By definition, self-esteem is the way in which an individual perceives herself-in other words, her own thoughts and feelings about herself and her ability to achieve in ways that are important to her.
This self-esteem is shaped not only by a child’s own perceptions and expectations, but also by the perceptions and expectations of significant people in her life-how she is thought of and treated by parents, teachers and friends. For healthy self-esteem, children need to develop or acquire some or all of the following characteristics:
- A sense of security. Your child must feel secure about herself and her future.
- A sense of belonging. Your youngster needs to feel accepted and loved by others, beginning with the family and then extending to groups such as friends, schoolmates, sports teams, a church or temple and even a neighborhood or community.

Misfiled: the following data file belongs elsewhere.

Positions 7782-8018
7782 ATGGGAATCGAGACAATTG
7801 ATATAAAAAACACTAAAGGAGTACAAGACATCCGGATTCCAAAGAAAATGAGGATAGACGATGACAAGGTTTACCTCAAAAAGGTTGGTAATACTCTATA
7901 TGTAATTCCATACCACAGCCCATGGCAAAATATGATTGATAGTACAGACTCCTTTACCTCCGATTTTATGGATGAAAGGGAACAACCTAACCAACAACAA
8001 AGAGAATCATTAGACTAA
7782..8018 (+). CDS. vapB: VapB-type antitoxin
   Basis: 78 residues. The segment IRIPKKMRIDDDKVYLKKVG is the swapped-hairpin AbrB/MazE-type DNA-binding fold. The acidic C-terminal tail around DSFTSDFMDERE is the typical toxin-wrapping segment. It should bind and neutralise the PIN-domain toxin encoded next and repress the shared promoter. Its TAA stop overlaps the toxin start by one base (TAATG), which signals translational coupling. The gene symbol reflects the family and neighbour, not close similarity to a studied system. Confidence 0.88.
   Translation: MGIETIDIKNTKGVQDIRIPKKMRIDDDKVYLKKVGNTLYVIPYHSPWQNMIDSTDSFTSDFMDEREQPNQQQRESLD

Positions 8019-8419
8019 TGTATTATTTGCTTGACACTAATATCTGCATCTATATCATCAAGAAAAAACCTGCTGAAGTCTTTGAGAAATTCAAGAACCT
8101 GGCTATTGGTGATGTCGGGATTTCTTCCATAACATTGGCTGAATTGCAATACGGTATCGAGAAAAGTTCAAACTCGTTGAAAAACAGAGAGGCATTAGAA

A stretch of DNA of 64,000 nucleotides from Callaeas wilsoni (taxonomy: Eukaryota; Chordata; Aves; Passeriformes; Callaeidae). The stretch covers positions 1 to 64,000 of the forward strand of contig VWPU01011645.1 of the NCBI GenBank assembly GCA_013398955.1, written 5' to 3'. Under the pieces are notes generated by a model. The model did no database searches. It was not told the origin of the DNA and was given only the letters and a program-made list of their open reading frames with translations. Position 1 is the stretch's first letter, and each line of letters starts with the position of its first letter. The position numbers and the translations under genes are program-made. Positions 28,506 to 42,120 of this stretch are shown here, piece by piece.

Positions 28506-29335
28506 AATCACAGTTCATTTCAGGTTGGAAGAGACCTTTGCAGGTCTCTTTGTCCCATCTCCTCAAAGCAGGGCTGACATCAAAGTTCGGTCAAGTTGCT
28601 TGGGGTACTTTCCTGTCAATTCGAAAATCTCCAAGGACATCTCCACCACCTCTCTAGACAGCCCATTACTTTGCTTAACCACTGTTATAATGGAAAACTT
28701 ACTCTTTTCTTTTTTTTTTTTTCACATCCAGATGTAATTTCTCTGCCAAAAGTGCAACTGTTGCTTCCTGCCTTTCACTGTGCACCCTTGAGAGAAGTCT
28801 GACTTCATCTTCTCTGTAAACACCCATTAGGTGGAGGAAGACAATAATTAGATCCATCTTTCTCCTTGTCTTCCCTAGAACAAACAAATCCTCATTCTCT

- A sense of purpose. Your child should have goals that give her purpose and direction and an avenue for channeling her energy toward achievement and self-expression.
- A sense of responsibility. Give your child a chance to show what she is capable of doing. Allow her to take on tasks without being checked on all the time. This shows trust on your part, a sort of “letting go” with a sense of faith.
- A sense of accepting mistakes and failure. Your child needs to feel comfortable, not defeated, when she makes mistakes or fails. Explain that these hurdles or setbacks are a normal part of living and learning, and that she can learn or benefit from them.
For the full article and additional tips on helping your child develop a healthy sense of self-esteem, CLICK HERE.
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